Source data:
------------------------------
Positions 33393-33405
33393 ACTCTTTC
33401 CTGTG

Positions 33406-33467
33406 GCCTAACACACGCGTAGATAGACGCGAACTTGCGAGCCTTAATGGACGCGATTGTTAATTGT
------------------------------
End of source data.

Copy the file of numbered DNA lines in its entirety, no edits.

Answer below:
Positions 33393-33405
33393 ACTCTTTC
33401 CTGTG

Positions 33406-33467
33406 GCCTAACACACGCGTAGATAGACGCGAACTTGCGAGCCTTAATGGACGCGATTGTTAATTGT